Jhamtse Gatsal, the remote children’s community where we made our film Tashi And the Monk, is a long way from the nearest city. After my first visit a couple of years ago, I shared the bouncy, seemingly endless 18-hour Jeep ride back through the mountains of Northeast India with two American volunteers who’d been teaching the kids. At some point, one of them asked whether I’d seen a documentary called I Am, a Mountainfilm 2010 world premiere about Hollywood director Tom Shadyac, who changes his life and sets out to meet wise people and ask them the big questions.
It wasn’t until a year or so later that I finally saw the film and was taken immediately by Shadyac’s remarkable journey. Here is a man whose brush with death shifted his focus from the considerable trappings of his success to a personal search that he was brave enough to share on film. There was a generosity of spirit that infused the project, a desire to bring the audience along for the ride. It struck a chord.
My own journey took me back to Jhamtse Gatsal a few months later, where I returned to follow a feeling that something special was happening on this isolated Himalayan mountaintop. I’d seen how the community’s founder, a Buddhist monk called Lobsang, was using the challenges of his own troubled childhood to grow an extended family of abandoned kids with love and compassion.
Along with my friend and co-director Johnny Burke, I spent almost three months at Jhamtse. The kids melted our jaded hearts. Lobsang humbled us with his kind presence. Then, when we felt we had the makings of a film, we headed south to Kerala and rented a cheap apartment to edit near the beach. It was an experiment to find a new way of working that would allow the joy we felt in the community to continue through the often-grueling post-production process.
It was from Kerala that I wrote to Emily Long, program director at Mountainfilm, letting her know about our film. Would she be interested, I asked, in seeing a rough cut?
For some reason, I knew Mountainfilm would be the right place for this film. I’d never been to Telluride, Colorado. I didn’t know I’d arrive there to find prayer flags and peaks similar to the ones we’d been surrounded by at Jhamtse. Or that we’d encounter a mountain community that would feel connected to the one we’d filmed. Or even that we might win a couple of awards and that a few months after those amazing days at the festival in May of 2014 that we’d be invited to Aspen to screen at MountainSummit.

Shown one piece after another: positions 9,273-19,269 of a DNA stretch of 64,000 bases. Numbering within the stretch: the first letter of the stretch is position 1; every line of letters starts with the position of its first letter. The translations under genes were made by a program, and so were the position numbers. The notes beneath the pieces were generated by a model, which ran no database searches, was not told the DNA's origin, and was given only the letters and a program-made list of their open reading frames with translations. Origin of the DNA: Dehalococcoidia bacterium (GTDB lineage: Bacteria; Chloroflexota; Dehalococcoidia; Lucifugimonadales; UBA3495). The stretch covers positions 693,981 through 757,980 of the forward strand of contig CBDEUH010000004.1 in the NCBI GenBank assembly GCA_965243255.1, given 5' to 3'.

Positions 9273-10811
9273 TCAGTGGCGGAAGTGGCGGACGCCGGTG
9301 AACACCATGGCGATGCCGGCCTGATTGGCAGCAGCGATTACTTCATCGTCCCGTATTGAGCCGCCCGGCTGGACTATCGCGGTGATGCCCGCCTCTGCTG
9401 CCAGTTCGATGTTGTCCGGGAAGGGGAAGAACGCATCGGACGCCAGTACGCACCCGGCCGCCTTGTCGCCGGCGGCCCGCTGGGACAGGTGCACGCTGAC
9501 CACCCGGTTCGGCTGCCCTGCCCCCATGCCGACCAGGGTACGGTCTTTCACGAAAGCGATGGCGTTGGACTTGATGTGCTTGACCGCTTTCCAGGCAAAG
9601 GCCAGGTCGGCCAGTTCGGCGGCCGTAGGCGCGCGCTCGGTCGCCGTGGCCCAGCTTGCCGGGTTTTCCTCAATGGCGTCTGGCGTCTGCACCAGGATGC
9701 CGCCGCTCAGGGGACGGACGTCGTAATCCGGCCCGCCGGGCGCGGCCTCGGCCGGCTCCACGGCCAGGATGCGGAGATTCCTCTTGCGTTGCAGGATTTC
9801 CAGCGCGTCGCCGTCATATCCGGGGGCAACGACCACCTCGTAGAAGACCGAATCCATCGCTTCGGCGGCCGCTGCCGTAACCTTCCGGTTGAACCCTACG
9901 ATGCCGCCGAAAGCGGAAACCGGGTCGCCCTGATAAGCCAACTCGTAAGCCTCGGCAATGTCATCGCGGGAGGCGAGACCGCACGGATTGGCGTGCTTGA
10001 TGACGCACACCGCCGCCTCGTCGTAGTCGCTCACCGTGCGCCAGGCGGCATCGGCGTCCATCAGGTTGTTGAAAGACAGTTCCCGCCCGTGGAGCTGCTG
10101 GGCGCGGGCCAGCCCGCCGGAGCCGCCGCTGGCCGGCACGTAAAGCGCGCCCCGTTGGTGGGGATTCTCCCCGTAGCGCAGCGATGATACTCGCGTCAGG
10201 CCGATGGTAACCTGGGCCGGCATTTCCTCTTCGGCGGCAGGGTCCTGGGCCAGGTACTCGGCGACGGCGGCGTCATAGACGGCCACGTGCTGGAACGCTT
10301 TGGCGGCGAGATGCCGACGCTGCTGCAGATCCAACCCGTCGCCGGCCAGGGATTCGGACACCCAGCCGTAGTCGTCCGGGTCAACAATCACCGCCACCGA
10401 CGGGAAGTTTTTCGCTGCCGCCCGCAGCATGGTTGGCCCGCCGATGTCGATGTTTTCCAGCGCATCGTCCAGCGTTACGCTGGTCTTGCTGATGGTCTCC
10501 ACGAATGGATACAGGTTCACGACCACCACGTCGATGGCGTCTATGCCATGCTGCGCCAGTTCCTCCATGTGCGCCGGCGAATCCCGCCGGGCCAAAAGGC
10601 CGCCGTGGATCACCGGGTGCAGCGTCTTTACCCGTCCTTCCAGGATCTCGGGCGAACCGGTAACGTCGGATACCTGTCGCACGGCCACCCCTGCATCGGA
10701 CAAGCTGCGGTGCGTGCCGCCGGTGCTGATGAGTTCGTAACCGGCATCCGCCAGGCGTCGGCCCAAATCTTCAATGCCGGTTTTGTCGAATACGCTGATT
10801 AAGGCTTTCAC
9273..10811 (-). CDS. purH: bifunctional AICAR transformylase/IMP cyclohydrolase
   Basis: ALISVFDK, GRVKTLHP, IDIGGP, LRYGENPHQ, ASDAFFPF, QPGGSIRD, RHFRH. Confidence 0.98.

And then it got better. After the MountainSummit screening of Tashi And The Monk, I discovered that instead of the usual Q&A, a discussion about compassion would be hosted by Tom Shadyac.
And that’s how I got to share the stage with the maker of I Am at the Wheeler Opera House in Aspen and witness him take the space our film opened up to lead an audience deeper. His honesty unlocked the honesty of others. His storytelling held the room. We circled and dived together as he quoted Rumi (“The wound is the place where the light enters us.”), explored the roots of compassion and the profound need to change ourselves first (“There is no big beast out there. It’s all us reflected out. When we get different, it gets different.”).
Tom paused, “This is the exception and not the rule. I always wanted it to be the rule, conversations like this…” And I realized that the whole audience was his people — looking for answers, wondering how to live right in this world — and he was ours. Toward the end, a man stood up and took the mic: “I’m a better person after four days of films that have moved me to get involved and do something”.
Ever since our ancestors gathered round campfires, the combination of storytelling and flickering lights has captivated us. As filmmakers, we set out into the unknown to capture and bring back stories worth sharing. Sometimes, when the compass is true, we find a film that wants to be made and are fortunate enough to be the ones to give it form. The journey of this film has taken a little luck, a lot of trust in our intuition and a healthy sprinkling of mountain (and Mountainfilm) magic.